Life & Style
Tickled pink: ordering rosé no longer means getting an alcoholic Ribena
Rosé is increasingly popular - here's how to get the best from pink plonk
Life & Style
Meat treat: some of the delights on offer at Hill & Szrok in London
Dinner at my butchers with a glass of wine? I'm all for it
Life & Style

The famous Japanese restaurant shares its recipe for seasonal cherry blossom macarons

Life & Style
Shared tables make fellow diners too close for comfort
Life & Style
Some restaurants discriminate on the basis of looks when choosing their staff just as much as some fashion houses do
Waiting staff don't need to be as hot as the dishes they serve
Life & Style
Pay phone: no more waiting for harried waiters with the Flypay app
FlyPay app does away with awkward wave-at-the-waiter game
Life & Style
All rise for sourdough: This healthier loaf is a cut above the rest
Samuel Muston: Give us our daily artisan bread
Life & Style
Treacle soda bread from The Terrace on London’s Holland Street
A flat tyre on a country road... thank goodness for pub grub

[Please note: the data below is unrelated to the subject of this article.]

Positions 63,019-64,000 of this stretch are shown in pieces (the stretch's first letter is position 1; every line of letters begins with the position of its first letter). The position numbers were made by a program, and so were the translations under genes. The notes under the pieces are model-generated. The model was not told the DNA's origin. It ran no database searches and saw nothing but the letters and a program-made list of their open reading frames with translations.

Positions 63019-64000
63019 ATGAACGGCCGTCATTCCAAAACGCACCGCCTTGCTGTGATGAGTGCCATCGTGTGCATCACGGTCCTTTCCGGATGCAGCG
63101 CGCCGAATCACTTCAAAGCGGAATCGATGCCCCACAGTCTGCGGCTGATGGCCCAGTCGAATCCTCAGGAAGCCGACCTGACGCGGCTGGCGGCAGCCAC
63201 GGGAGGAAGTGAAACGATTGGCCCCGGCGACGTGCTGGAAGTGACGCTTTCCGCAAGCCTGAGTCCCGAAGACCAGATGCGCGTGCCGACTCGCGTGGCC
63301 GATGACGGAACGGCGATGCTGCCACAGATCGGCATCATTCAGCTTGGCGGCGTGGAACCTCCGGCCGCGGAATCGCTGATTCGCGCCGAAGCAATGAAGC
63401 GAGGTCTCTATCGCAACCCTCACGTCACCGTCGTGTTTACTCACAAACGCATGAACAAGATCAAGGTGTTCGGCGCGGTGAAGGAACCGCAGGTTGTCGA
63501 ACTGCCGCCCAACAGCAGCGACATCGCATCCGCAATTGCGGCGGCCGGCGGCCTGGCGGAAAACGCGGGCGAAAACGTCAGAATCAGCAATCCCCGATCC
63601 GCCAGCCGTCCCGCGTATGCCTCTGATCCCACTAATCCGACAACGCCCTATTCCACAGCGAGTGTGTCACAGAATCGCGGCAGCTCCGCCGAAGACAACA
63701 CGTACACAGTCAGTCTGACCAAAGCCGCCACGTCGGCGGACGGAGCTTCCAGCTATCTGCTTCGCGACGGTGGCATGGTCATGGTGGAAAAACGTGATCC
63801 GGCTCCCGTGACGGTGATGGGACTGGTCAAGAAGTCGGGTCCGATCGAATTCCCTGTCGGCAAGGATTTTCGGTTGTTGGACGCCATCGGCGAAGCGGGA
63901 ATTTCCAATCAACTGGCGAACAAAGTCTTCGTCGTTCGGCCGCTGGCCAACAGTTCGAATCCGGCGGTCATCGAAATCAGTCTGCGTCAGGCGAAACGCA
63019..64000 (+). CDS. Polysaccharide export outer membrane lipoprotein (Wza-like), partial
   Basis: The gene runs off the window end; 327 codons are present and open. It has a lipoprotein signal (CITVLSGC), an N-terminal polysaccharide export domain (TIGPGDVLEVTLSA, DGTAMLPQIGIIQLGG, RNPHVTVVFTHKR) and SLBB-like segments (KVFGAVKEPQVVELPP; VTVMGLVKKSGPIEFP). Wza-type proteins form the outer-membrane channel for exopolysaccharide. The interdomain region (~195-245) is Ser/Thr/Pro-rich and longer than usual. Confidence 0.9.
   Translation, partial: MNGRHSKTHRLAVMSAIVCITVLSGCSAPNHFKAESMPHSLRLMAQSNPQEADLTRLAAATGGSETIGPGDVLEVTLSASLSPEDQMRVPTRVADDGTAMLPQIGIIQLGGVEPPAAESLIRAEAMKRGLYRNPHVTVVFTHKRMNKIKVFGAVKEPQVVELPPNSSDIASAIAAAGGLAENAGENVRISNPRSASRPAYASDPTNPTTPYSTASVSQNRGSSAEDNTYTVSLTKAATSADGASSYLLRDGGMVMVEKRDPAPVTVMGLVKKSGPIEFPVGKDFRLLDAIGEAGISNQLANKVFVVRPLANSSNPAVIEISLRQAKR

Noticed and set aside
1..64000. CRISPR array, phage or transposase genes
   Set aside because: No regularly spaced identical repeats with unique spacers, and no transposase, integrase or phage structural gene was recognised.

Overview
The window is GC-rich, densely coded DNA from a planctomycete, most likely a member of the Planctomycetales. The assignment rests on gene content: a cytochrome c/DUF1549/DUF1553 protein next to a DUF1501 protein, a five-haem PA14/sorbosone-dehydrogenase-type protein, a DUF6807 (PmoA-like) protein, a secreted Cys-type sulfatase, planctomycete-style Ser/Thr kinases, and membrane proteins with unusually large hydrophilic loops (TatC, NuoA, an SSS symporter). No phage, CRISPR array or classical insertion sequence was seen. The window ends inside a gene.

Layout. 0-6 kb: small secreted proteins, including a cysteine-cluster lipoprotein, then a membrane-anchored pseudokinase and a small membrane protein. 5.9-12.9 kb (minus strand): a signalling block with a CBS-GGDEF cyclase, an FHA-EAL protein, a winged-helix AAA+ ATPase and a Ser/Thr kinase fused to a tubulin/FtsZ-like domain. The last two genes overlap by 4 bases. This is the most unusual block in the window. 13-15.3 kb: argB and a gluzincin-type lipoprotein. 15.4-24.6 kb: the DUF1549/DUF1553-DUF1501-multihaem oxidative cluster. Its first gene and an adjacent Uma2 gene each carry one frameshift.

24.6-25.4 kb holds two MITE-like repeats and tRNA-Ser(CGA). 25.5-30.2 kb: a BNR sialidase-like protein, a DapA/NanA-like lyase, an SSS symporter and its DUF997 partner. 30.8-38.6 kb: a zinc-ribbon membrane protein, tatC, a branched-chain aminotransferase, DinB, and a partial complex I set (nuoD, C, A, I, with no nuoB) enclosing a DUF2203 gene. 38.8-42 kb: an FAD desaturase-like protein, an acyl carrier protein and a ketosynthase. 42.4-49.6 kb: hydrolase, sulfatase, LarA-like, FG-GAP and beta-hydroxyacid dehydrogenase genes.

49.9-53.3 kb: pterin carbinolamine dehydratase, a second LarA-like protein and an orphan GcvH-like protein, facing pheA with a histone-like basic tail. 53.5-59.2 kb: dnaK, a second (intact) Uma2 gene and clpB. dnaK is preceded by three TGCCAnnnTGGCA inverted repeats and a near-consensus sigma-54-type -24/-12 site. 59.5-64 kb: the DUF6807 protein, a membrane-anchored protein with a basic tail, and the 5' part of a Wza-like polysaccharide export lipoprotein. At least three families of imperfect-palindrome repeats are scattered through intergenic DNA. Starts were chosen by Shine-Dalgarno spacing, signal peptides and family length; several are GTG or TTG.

Life & Style
Star man: Alain Ducasse has won dozens of Michelin awards over his career
Alain Ducasse knows the secrets of culinary alchemy
Life & Style

The Pauper's Cookbook - delicious revival of Jack Monroe of the 1970s

Life & Style
Oxfam broke ties with Scarlett Johansson over her SodaStream ad
The company issued a profit warning, cutting its forecast for this year and that Scarlett Johansson video has been banned...
Life & Style
Mellow yellow: a warming spoonful of polenta
A hug on a plate - my paean to polenta
Life & Style
Shaken, not stirred: a pre-dinner martini
Never go straight through to dinner, and never say aperitif
Life & Style
History: The Gay Hussar is a monument to Hungarian food and late 20th-century Labour politics
A group calling themselves the "Goulash Co-operative" has started a campaign to raise enough cash to buy the restaurant's lease
Life & Style
Theatrics come with the territory at the Royal Court Theatre's new dining-experience-cum-play, Gastronauts
Life & Style
Fair share: restaurant food has become 'tapasised'

As tasks go, it's not up there with splitting the atom. I needed to choose a restaurant to visit with an old friend. Go to said restaurant. Eat. Go home. Simple.

Life & Style
Just desserts: Cedric Grolet and his team
'Coconut granita is the best thing for a hot day on a beach'
Life & Style
The golden volcanoes of molten cheese and egg yolk took the day
Huevos rancheros; elderflower tonic; TOG santoku knives; Rene Redzepi